Want to make healthier choices? Want to break some habits that are promoting the risk for heart disease, diabetes, increased blood pressure and cholesterol? Want to enjoy food without feeling guilty? Feel like if it tastes good, it can’t be healthy and you should spit it out? Know you need to increase physical activity, but feel like you don’t have time?
Food is everywhere. There are all varieties, high-fat, low-fat, reduced-calorie, low-carb and so on … how do you make up your mind? It can be very overwhelming, to say the least.
First, let’s start with a little attitude adjustment. It takes forethought to start making healthier choices. Set realistic goals that will be reachable and positive. Pick a few habits to change first. Don’t try to change everything overnight. Keep in mind that it takes time and practice to make changes for better health. Think positive – it’s time to take control and get your attitude straight about healthful eating.
To live a healthier lifestyle, you need to consider not only the foods you eat, but also how much physical activity you do on a daily basis. Foods and exercise go hand in hand. Again, set realistic goals. Research shows that even small amounts of physical activity can improve health. If you are not exercising at all currently, talk to your physician for advice before starting. Keep in mind that you don’t have to run a marathon. Ten to 20 minutes once or twice a day can improve health. Work up from there. For weight loss, work up to 45 to 90 minutes as many days as possible.
Starting your day with breakfast will help you fuel up for the day. Breakfast helps your body wake up and be more powerful. Quick starts may include whole wheat toast with peanut butter, yogurt and fruit, or simply a serving of whole grain cereal with skim milk. Research has shown that by eating breakfast, you are more likely to get the nutrients your body needs each day.
Try taking meals to work part of the week instead of eating out every day. It will help you save calories. Pair a turkey or ham sandwich with baked chips and yogurt or fruit. If you do eat out, try to keep portion sizes in mind. Choose a grilled chicken sandwich and small garden salad. You can even have a hamburger and fries every now and then, keeping in mind that it needs to be a small hamburger (without mayonnaise and cheese to help cut down on fat and calories) and a small order of fries. Team it up with a small garden salad to increase vegetables.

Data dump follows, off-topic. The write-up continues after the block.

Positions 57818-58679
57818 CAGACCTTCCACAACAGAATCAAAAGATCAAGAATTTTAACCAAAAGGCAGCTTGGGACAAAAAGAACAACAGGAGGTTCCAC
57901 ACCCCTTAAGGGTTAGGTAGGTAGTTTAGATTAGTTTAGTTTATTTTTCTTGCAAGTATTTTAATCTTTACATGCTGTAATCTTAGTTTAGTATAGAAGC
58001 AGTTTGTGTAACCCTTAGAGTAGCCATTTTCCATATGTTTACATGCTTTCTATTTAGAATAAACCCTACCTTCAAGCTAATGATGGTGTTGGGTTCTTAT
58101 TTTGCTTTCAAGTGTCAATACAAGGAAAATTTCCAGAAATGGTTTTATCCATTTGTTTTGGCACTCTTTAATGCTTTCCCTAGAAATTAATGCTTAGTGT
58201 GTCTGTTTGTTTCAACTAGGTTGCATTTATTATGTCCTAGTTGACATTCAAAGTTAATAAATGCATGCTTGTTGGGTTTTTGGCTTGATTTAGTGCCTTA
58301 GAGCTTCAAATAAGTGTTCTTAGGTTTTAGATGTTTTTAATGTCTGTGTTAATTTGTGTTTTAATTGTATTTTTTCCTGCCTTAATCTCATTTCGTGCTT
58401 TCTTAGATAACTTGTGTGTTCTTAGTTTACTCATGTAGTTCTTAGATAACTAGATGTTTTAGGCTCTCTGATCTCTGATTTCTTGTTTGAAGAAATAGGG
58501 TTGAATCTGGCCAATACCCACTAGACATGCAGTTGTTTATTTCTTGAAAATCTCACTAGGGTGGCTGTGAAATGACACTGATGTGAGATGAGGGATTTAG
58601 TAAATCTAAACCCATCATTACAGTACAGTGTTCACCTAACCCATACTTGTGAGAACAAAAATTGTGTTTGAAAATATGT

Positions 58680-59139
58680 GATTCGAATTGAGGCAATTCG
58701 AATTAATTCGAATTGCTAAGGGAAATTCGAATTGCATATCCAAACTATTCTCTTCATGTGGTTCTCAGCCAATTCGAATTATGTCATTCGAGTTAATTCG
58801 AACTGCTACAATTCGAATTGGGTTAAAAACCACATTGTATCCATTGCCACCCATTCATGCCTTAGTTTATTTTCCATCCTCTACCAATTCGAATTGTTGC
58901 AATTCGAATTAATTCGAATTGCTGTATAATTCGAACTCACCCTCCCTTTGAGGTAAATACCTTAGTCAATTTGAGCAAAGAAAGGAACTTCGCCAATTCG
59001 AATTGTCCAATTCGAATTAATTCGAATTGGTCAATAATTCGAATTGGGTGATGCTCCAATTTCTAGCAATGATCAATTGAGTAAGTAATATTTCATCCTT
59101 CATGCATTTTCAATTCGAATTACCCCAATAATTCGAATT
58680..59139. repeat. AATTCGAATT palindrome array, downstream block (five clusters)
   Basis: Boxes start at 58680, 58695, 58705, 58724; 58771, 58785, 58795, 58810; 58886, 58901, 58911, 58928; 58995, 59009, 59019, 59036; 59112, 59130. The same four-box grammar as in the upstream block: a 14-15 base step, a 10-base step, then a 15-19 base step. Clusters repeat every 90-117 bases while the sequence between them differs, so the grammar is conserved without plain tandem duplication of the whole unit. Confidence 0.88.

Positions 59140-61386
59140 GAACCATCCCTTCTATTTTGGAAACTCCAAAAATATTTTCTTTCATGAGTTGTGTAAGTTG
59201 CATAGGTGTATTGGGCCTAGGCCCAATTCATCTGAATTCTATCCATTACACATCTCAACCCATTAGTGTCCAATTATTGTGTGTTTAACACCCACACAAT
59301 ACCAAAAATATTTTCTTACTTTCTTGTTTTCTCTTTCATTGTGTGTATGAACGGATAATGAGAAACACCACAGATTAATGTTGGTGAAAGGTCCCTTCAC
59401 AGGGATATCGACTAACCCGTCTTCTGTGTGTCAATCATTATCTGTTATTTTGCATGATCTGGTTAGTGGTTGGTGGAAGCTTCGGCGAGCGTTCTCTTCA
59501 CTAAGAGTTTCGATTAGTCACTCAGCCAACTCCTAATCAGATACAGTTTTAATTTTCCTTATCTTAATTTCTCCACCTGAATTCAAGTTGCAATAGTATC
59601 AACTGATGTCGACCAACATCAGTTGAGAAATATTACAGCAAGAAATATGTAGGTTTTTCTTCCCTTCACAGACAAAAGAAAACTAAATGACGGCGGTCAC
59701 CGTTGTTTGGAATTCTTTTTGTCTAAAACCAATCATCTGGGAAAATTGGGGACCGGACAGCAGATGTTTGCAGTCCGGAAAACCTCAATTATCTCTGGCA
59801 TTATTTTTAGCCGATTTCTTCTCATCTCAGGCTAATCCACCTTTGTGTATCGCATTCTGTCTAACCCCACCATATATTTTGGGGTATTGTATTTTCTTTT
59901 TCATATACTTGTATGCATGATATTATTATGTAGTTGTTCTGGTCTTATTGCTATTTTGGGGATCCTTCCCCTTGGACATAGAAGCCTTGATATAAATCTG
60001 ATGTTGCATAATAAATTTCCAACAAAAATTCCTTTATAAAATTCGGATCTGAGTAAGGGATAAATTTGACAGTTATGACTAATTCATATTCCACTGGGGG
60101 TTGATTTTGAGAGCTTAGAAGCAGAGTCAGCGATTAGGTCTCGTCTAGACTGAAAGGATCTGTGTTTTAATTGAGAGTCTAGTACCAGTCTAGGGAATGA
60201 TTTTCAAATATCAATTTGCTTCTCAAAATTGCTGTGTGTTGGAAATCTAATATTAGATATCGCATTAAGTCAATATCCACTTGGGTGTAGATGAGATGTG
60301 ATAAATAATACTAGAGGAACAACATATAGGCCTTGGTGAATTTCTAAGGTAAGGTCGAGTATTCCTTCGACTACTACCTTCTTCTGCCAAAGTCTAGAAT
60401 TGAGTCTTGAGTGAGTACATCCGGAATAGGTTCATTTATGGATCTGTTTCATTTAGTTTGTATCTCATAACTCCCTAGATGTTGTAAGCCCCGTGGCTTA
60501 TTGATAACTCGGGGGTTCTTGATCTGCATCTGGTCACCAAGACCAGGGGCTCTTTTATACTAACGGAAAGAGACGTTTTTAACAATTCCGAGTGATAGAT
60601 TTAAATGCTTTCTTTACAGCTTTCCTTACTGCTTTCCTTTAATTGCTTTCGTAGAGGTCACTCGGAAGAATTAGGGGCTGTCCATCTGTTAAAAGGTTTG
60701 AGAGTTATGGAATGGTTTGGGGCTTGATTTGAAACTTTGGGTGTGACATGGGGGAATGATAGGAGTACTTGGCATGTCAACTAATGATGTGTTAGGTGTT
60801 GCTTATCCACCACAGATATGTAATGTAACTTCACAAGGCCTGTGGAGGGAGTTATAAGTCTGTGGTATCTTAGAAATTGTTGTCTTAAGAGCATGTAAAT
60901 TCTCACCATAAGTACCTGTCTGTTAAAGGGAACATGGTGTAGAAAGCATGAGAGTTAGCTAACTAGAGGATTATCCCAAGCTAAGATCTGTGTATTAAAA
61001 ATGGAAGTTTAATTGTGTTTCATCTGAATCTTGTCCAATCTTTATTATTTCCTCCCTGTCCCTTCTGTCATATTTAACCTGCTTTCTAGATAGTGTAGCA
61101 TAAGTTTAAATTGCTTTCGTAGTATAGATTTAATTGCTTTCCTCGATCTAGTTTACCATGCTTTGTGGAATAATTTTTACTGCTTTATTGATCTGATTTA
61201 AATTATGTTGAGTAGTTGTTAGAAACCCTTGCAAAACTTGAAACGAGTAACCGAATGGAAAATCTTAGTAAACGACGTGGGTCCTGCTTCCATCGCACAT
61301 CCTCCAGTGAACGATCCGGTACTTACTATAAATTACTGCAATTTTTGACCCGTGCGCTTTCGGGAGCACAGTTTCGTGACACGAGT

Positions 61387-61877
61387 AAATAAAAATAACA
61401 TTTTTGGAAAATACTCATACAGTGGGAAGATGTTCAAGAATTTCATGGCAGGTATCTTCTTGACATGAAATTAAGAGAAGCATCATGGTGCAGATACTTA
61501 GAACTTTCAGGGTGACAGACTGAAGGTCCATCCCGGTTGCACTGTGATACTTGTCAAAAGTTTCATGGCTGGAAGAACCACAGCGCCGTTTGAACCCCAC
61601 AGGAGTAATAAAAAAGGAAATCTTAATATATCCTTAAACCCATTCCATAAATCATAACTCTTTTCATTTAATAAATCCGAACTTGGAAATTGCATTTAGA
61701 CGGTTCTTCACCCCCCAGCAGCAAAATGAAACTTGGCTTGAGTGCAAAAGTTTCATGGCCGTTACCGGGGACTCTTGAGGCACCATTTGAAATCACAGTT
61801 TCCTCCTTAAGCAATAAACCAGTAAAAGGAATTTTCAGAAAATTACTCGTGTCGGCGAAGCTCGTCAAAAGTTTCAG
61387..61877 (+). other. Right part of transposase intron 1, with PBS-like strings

Modify recipes at home. Try low-fat sour cream, low-fat/low-sodium cream soups for casseroles and 2 percent or part-skim cheeses to reduce calories and fat but keep flavor and texture. Choose lean meats like chicken/turkey breast without skin, tuna/chicken packed in water, fish and seafood. Grill, bake, broil or steam of course, instead of frying. Substitute ground white turkey or chicken or soy in casseroles and spaghetti for a lower fat/cholesterol alternative. Watch portions. Just because a recipe or food is modified doesn’t mean you get all you want.
Unsure about portions? You can use your hand: 3 ounces equals about the size of the palm of your hand; 1 ounce of cheese equals four dice, stacked; one serving of fresh fruit equals about the size of a tennis ball. Try measuring foods at home to get an idea of portion sizes so you “visualize” when you eat out.
Ready to get started? Keep a positive attitude and take one step at time. Each step gets you closer to a healthier lifestyle! Set a few goals for this week. Include a goal or two for old habits/changes that you want to tackle first and set a goal or two for increasing physical activity.
Keep in mind, the foods you eat can taste good and be healthier, so enjoy, don’t spit it out!
Leanne Davis, R.D., L.D., is a clinical dietitian with North Mississippi medical Center in Pontotoc and Hamilton.